Dutch first in EU to use smart cameras to catch ‘texting’ drivers
The Netherlands is the first country in Europe to use smart cameras for catching drivers holding their smartphones while driving. The cameras send the images of the filmed infringements directly to the Central Judicial Debt-Collection Office, which will send the violators a 240-euros fine.
Those who like to ‘app’ (use an app on their smartphone, e.n.) should better watch out since those cameras will be operational as of today, Monday. The cameras register the car’s license plate and the hands of the driver, not the face. According to the Prosecution, the images are so clear, a debate is excluded, and a fine is imposed immediately. The violator can claim the images and give notice of an appeal.
Similar cameras are used in Australia. During tests in the Netherlands, numerous infringements were registered. Two cameras registered 400 violators in one day. The cameras are operational night and day, in all weather circumstances, and they’re easily movable. The system, therefore, can be used elsewhere every day.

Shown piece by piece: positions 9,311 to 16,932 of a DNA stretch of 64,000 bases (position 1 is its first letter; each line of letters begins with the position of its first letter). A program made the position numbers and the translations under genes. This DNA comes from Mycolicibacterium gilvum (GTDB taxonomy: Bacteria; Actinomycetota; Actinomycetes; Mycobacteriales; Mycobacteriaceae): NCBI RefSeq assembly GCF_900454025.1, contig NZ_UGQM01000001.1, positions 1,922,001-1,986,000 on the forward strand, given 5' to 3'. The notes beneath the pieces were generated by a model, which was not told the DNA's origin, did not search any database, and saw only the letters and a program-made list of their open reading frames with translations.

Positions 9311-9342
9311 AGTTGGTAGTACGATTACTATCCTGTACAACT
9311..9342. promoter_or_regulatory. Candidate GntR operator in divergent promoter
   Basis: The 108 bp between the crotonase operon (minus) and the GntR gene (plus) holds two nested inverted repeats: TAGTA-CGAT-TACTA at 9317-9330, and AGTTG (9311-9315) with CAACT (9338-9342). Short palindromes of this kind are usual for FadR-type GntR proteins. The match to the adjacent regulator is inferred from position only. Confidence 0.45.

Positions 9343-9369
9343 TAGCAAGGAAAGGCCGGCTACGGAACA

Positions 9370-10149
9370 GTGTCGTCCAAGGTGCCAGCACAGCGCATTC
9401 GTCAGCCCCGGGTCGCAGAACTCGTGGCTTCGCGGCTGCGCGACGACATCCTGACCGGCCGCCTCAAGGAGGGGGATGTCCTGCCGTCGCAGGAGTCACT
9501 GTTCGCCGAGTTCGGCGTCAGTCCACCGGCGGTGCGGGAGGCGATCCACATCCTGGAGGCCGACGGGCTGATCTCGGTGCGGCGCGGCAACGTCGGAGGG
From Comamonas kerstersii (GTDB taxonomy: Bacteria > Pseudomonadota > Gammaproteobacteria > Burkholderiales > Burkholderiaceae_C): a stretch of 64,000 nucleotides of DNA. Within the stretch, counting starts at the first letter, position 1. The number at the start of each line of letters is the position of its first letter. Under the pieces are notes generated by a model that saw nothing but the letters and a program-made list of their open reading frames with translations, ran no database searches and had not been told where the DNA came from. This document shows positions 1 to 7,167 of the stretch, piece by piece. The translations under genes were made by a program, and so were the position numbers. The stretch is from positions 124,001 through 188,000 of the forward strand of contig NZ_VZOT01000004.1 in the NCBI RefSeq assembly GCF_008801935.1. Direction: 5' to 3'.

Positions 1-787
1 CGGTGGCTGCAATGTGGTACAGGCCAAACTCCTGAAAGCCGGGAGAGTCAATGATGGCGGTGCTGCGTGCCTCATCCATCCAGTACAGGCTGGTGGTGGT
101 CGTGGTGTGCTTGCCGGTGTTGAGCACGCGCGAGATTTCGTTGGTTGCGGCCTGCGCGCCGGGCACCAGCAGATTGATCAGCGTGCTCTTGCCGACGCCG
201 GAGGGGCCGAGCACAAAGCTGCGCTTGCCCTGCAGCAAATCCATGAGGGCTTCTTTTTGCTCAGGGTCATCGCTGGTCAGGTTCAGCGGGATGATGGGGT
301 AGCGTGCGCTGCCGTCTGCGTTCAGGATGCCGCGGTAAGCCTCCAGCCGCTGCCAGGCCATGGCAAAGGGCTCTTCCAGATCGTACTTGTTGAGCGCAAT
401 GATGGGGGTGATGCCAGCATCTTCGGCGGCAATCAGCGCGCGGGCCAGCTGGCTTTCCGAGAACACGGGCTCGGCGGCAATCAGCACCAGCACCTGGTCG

More chance to get caught
“People should get the feeling they can be fined anytime anywhere,” says Achilles Damen, traffic officer of the Prosecution, in Hart van Nederland. “This should keep people from using their smartphone behind the steering wheel.”
Unappropriate smartphone use seems to be the third big killer of younger drivers, the Belgian traffic safety institute Vias calculated last year. The other two are the obvious ones: alcohol and drugs behind the wheel and excess speed.
Last year, the Dutch police already decided to fine bike-riders that are cycling and using their smartphone simultaneously — using apps. Cycling and using a smartphone at the same time will be forbidden and immediately punished with a 95-euros fine. The measure was already announced in September 2018.